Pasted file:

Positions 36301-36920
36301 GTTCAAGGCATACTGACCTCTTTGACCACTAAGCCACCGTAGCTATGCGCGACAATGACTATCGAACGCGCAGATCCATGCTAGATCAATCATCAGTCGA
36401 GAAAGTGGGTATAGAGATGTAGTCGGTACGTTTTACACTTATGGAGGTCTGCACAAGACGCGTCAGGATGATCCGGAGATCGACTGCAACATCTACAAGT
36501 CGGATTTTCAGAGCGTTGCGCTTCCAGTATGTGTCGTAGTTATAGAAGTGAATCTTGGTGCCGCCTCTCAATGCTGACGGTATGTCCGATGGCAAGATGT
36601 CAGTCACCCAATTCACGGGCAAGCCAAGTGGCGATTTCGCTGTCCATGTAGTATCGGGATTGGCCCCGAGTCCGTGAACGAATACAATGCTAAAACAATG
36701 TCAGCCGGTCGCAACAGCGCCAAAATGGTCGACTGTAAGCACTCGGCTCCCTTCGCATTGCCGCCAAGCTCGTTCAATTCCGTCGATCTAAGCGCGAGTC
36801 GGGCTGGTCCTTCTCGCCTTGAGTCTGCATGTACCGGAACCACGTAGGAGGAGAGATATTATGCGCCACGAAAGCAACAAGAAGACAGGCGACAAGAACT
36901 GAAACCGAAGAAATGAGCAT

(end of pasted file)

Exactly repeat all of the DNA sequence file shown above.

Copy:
Positions 36301-36920
36301 GTTCAAGGCATACTGACCTCTTTGACCACTAAGCCACCGTAGCTATGCGCGACAATGACTATCGAACGCGCAGATCCATGCTAGATCAATCATCAGTCGA
36401 GAAAGTGGGTATAGAGATGTAGTCGGTACGTTTTACACTTATGGAGGTCTGCACAAGACGCGTCAGGATGATCCGGAGATCGACTGCAACATCTACAAGT
36501 CGGATTTTCAGAGCGTTGCGCTTCCAGTATGTGTCGTAGTTATAGAAGTGAATCTTGGTGCCGCCTCTCAATGCTGACGGTATGTCCGATGGCAAGATGT
36601 CAGTCACCCAATTCACGGGCAAGCCAAGTGGCGATTTCGCTGTCCATGTAGTATCGGGATTGGCCCCGAGTCCGTGAACGAATACAATGCTAAAACAATG
36701 TCAGCCGGTCGCAACAGCGCCAAAATGGTCGACTGTAAGCACTCGGCTCCCTTCGCATTGCCGCCAAGCTCGTTCAATTCCGTCGATCTAAGCGCGAGTC
36801 GGGCTGGTCCTTCTCGCCTTGAGTCTGCATGTACCGGAACCACGTAGGAGGAGAGATATTATGCGCCACGAAAGCAACAAGAAGACAGGCGACAAGAACT
36901 GAAACCGAAGAAATGAGCAT